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Implicit Remoting with PowerShell

Last week I spoke to the Atlanta PowerShell User Group about Remoting and Background Jobs.  There are a couple different flavors of Remoting but the one I’m most excited to show people is called Implicit Remoting.  What if you were on a machine that only had SSMS 2005 and you had to run something against a remote server that had SSMS 2008?  Enter Implicit Remoting.

With Implicit Remoting, essentially you temporarily download the cmdlets from the remote machine onto your local machine. When you execute the cmdlet it runs against the remote machine.

Before we start I want to set the scene.  On your local machine you need to have PowerShell 2.0.  The remote machine needs PowerShell 2.0 and SSMS 2008 installed.

Setting up the Remove Server
Log into the remote server via Remote Desktop and create a profile (notepad $pshome\profile.ps1) that contains this:

add-pssnapin SqlServerCmdletSnapin100
add-pssnapin SqlServerProviderSnapin100
 

Next create a new Remoting Configuration to load your SQL Items into your profile:

(* I used the ISE profile)

Register-PSSessionConfiguration -Name SQLSupport `
-StartupScript C:\Users\YourUserNameHere!!!\Documents\WindowsPowerShell\Microsoft.PowerShellISE_profile.ps1

Setting Up Your Local Machine
Open a Power Shell window that has no profile loaded. Run the following:

$RemoteSession = New-PSSession -ComputerName MyRemoteServer -ConfigurationName SQLSupport

Connect to the remote session you just defined in the variable:

Enter-PSSession $RemoteSession

Run this command to test your setup. You will see the SQL Server cmdlets from the snapin that was loaded with the Remoting Configuration.

get-command invoke-sqlcmd

Exit the session:

Exit-PSSession

image

Now we want to Import invoke-sqlcmd.  This will allow you to run your scripts against the remote server session that you defined.  This might not seem like much, but if you are working over a VPN from home this could be very useful.  Plus you don’t have to keep switching between your local shell and the remote one (*more on that another day).

Import-PSSession $RemoteSession -CommandName invoke-sqlcmd
get-command invoke-sqlcmd

Putting it to Use
Now that all of this is done what command will you run?  Well anything.  Just because I wanted to see if it could be done I went ahead and ran Back Woodys ‘backup all user databases script’.   Run anything you want, but a good start is something simple like:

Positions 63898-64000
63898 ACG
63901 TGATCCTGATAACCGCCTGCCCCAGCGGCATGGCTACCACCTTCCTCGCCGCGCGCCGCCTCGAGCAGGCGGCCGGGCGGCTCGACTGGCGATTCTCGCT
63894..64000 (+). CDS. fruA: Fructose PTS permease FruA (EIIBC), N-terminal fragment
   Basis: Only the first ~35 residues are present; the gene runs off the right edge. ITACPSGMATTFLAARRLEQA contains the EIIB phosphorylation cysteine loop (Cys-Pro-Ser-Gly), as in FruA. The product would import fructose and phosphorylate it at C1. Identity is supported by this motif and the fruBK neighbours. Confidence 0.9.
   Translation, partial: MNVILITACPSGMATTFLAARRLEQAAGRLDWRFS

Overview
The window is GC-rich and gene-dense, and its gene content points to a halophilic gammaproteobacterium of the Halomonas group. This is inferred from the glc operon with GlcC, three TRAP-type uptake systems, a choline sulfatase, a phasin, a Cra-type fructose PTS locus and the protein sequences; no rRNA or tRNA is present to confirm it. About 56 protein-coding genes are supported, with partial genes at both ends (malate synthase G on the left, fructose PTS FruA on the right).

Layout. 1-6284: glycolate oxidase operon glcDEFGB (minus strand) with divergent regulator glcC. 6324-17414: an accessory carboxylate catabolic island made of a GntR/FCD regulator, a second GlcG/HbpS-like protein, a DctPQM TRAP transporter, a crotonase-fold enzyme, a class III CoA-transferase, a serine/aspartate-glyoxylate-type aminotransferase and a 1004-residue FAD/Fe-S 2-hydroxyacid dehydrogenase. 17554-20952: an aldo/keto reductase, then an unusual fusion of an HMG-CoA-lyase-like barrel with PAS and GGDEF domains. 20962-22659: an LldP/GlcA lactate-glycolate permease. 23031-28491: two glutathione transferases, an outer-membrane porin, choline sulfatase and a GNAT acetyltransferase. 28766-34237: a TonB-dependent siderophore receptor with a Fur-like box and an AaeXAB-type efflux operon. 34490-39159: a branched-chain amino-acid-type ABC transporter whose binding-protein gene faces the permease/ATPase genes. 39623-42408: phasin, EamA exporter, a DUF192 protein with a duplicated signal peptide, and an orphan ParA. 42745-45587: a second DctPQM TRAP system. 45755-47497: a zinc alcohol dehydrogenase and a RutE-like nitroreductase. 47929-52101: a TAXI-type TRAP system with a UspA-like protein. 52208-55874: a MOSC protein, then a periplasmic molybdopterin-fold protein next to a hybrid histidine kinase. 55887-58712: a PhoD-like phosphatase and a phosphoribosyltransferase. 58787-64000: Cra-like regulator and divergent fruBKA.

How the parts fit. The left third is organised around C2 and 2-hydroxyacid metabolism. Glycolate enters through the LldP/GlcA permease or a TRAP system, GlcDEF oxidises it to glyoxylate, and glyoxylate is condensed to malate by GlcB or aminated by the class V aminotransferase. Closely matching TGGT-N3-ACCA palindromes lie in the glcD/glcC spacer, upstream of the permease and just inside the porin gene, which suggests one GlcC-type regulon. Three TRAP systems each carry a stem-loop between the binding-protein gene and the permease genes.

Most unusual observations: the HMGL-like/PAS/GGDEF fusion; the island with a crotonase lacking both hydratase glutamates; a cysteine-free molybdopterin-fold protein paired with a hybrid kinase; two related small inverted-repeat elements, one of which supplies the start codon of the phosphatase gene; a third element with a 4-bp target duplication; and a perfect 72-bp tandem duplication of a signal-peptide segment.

invoke-sqlcmd -query "sp_databases" -database master `
-serverinstance localhost | format-table
Your Environment
Now please think outside the box because the SQL cmdlets might not be the ones that you personally want to download.  I was just using them as a common example us SQL folks could talk about.  You might be more interested in downloading the Clustering cmdlets in your case.  Or, you might see this as a tool to centralize scripts that someone else in your company might ocassionally use but doesn’t need to worry about keeping  locally (think CodePlex projects).  You might even want to do the reverse for some reason, you might want to be able to download cmdlets from your local machine to a server for a one time use so that you don’t have to install anything.  Either way I hope you remember this as one of the tools available to you.

Happy scripting.

3 Comments

  1. Man – I think this may be exactly what I have spent much of this week looking for. Need to test to be sure. For my first serious Powershell endeavor I was attempting to build a script that would automate our SQL Server configuration checklist that we’ve always done manually after installing a new instance. I had gotten hung up on how to set Local Security Policy for Lock Pages in Memory and Perform Volume Maintenance Tasks. I was trying to find a way to do it in Powershell, from my PC. I found Set-Privilege in PSCX on CodePlex but didn’t want to have to install a CodePlex project on all of our production SQL Servers. From the sound of your post, if I am ok with running my config script from the server instead of my PC, I will be able to make use of CodePlex project on my PC without installing it on the server. That would be ok. Going to give it a try now.

  2. […] Aaron Nelson (@SQLvariant) posts about Implicit Remoting with PowerShell – SQLvariations: SQL Server, a little PowerShell, maybe some Hyper-V Posted on July 27, 2010 by sqlmashup Implicit Remoting with PowerShell […]

  3. […] This post was mentioned on Twitter by Jorge Segarra, jonathanmedd, ravikanth, Laerte Junior, Aaron Nelson and others. Aaron Nelson said: [blog] Implicit Remoting with PowerShell http://bit.ly/bzaGRZ #PowerShell #SQLPASS […]